Hold the Line covers battles fought during the American Revolution. This game is a careful conversion of the board game of the same name developed by Worthington Publishing. Jump in and take command of the American or British forces during this pivotal moment in the history of nations!
Featuring an addictive “Action Point” system, you have a limited number of orders to dictate to your troops each turn. You must decide where to attack, who to rally, where to move and who to sacrifice to achieve your goals. Each scenario features unique objectives for both sides and can be played as either. Double the challenge!
Designed from the ground up Ancient Battle: Rome gives a unique wargaming experience. Use Roman legionaries, elephants, catapults, heavy and light cavalry, archers, slingers, fanatics and many other unit types to engage in classic battles.
The game features a total of 63 missions, including ‘Caesars campaign in Gaul’ culminating in the classic siege of Alesia, and the campaign between Julius Caesar and Pompey the Great, including the battle of Pharsalus.
The year is 1812. Great Britain and her allies are battling Napoleon for control of Europe. In response to British seizure of American ships and goods, the young United States declares war on Britain and invades Canada. You and up to 4 other players take command of the armies of the British Redcoats, Canadian Militia, and Native Americans, or of the American Regulars and American Militia to decide the fate of the Americas. The action takes place on a huge historically accurate map that spans the United States and Canada from Detroit to Montreal. Players from each faction cooperate to gain control of key towns and forts.
Ask most historical strategy gamers about World War Two and not many would have thought there were any tank battles in the Pacific Theatre of World War Two. They did happen, and they happened often, but they never matched the scale of the Western Theatre. Starting in China in the 1930’s the Chinese engaged the Japanese using Russian T26’s and German Panzer I’s. The Japanese fought the Russians in 1939 and 1945, the Soviets with the one of the world’s greatest generals, Zhukov, in command! In 1941 the French in Vietnam briefly fought the Japanese with World War One era tanks. In Burma and India, British Commonwealth forces regularly engaged in battle using equipment that would have been considered obsolete on the West Front. Finally the titanic struggle between the Japanese and United States of American resulted in dozens of tank engagements. Even the Island War battles saw some engagements with over 30 Japanese tanks in a single mass assault. Tank Battle: Pacific attempts to create many of these battles with a mixture of historical battles and themed scenarios that capture the experience of being a tank commander in the Pacific Theatre in World War Two. Fight battles between Japan, France, China, Russia, British Commonwealth and The United States of America. The game has a wide range of features from the tank battles of Northern Manchuria to the battlefields of Burma and the landings on the Pacific Islands. The game even includes a what-if scenario for Operation Olympic, the invasion of the Japanese homelands.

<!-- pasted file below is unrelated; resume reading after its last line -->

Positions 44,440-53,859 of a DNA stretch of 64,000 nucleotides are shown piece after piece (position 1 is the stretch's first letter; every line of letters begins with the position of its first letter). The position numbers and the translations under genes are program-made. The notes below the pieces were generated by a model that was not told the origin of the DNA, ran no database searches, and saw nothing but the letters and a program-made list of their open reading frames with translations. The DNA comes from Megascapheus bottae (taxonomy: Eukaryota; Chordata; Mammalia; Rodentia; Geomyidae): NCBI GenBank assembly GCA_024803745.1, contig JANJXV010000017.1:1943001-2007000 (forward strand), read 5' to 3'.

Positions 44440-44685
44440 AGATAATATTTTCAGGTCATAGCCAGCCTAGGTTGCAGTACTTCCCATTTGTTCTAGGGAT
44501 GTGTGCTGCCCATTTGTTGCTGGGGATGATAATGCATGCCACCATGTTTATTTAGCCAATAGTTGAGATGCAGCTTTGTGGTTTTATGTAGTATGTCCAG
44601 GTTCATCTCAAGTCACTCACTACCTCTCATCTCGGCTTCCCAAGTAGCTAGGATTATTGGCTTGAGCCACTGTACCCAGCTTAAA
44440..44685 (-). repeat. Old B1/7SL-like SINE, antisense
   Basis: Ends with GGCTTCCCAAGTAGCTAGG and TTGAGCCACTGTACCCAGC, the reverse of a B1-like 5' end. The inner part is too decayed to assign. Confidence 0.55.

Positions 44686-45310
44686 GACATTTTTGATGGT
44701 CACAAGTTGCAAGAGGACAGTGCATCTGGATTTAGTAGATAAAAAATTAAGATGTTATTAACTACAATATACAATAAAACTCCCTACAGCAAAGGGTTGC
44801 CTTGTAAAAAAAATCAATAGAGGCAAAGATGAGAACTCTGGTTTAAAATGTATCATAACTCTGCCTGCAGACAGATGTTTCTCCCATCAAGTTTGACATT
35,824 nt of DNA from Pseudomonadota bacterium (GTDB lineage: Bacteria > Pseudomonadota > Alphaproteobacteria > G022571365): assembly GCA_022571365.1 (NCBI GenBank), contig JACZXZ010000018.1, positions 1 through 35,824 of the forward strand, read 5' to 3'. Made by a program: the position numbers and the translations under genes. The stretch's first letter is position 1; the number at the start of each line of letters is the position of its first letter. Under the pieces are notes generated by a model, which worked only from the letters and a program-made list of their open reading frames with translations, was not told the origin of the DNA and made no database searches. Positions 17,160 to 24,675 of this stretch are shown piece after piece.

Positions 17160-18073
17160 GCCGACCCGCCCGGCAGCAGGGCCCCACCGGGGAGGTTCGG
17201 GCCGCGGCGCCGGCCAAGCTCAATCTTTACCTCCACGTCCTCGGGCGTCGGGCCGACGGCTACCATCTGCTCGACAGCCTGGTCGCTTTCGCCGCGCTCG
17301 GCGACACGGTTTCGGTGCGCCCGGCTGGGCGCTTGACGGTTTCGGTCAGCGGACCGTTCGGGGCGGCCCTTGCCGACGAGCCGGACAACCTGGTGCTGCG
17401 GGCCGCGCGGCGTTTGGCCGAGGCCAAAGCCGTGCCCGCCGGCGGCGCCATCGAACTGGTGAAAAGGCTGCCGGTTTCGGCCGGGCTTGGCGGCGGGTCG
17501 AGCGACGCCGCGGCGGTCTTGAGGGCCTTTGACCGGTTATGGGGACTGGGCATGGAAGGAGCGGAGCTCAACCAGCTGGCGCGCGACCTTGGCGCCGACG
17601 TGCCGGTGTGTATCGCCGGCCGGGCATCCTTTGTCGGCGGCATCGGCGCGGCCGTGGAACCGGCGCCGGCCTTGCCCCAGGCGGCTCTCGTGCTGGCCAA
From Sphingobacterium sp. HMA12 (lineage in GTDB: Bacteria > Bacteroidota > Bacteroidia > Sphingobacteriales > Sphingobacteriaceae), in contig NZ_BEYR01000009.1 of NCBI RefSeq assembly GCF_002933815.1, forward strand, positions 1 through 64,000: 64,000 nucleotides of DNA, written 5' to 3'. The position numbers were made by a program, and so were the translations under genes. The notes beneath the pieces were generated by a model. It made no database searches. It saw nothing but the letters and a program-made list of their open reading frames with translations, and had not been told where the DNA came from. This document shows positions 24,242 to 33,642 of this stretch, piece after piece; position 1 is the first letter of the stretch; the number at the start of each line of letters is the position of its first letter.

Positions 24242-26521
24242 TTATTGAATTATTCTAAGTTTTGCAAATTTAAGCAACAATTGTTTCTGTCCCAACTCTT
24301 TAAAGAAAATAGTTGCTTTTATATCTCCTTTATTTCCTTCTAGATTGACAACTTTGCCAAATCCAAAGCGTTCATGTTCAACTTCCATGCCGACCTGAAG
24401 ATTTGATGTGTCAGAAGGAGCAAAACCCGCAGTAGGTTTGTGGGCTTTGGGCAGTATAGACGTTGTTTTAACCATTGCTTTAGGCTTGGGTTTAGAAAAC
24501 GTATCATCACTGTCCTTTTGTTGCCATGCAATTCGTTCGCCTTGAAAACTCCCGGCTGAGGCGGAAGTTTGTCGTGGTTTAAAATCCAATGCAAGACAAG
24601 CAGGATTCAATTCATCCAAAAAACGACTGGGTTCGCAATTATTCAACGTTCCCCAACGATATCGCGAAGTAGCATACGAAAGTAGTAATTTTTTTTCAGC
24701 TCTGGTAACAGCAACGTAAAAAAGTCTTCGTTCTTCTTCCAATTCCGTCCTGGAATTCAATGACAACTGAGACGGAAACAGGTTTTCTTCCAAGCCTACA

This 1 on 1 card game recreates the drama of the day Allied soldiers went ashore in occupied France, 6 June 1944. Each of the historic landing beaches – Sword, Juno, Gold, Omaha and Utah – is represented by its own card, as are the defending German divisions and attacking Allied units. The Allies must marshal their resources to gain and secure control of as many beaches as they can by day’s end: a run-through of the 110-card deck.
However, the Axis has the starting advantage; the Allies need to avoid being caught dead in the water. Although most units are preassigned to a beach, each game is won or lost by the placement of cards that provide additional forces or support. Not only is the state of each beach important to consider for these decisions, but also the geography of the coastline – after a beach has been won, the victorious forces can flank adjacent beaches. Both players must always be thinking ahead, looking for ways to best utilise their cards down the line.